Damani Partridge, a University of Michigan anthropologist, is currently working on a project titled, “Capitalist Activism and Supply Chain Citizenship,” and using Maggie’s Organics as a case study.
Damani met our founder, Bená Burda, at a WholeFoods store in Ann Arbor back in 2008, while attending a seminar given by Maggie’s Organics with a representative from the sewing co-operative in Nicaragua, the Fair Trade Zone, as well as with Mike Woodard of the Jubilee House Community. In the seminar, Maggie’s discussed how the sewing co-operative was started, and showed our inspiring video, Ants that Moved Mountains (which can be found on our YouTube channel here).
Damani was intrigued by the story of how we came to produce organic clothing, and so he invited both the JHC and Maggie’s to attend a week-long symposium entitled “Corporate Lives” at the School for Advanced Research in Santa Fe, New Mexico. The school provides scholarships and funding for short and long-term study in a number of areas, often in the field of anthropology. Our project (the co-op), and the way we do business, represented emerging business models in the symposium, which was about the Corporation as an entity, and how its role in society is changing. It was a ground-breaking symposium, in part, because it was the first time the SAR invited a business to participate.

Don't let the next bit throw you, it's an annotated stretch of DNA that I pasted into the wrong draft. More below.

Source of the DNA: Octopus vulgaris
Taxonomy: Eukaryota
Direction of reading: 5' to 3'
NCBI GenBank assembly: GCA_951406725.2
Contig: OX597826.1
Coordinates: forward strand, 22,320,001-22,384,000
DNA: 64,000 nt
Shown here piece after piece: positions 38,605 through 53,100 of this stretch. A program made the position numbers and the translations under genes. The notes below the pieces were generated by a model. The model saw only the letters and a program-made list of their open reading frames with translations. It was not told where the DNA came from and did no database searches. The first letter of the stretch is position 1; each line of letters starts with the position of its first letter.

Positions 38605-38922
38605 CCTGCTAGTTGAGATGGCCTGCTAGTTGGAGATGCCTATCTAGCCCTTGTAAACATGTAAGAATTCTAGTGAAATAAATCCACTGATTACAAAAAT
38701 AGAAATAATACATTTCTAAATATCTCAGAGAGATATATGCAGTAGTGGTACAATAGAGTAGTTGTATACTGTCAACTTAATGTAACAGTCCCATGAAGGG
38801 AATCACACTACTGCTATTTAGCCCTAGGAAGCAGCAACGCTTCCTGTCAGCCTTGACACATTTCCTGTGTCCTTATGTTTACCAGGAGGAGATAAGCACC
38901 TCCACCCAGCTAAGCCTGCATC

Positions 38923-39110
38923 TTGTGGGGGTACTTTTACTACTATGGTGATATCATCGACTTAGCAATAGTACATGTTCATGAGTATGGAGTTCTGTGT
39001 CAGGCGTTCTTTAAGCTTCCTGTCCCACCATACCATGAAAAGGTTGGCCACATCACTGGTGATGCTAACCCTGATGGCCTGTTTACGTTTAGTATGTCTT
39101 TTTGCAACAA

The findings from the symposium are being published as a text for an advanced anthropology study. To further his research into this alternative business model, Damani spent a full day at the Maggie’s Office in Ypsilanti last week, surveying our daily activities and interviewing us about our experience with Maggie’s. He was seeking more hands-on information about how Maggie’s operates, and plans to return for a second visit in the fall.
Bena’s commentary on an article written by Damani about this research is soon to be published. To expand upon his work, Damani is in the process of writing a book on the topic of activist capitalism and supply chain citizenship.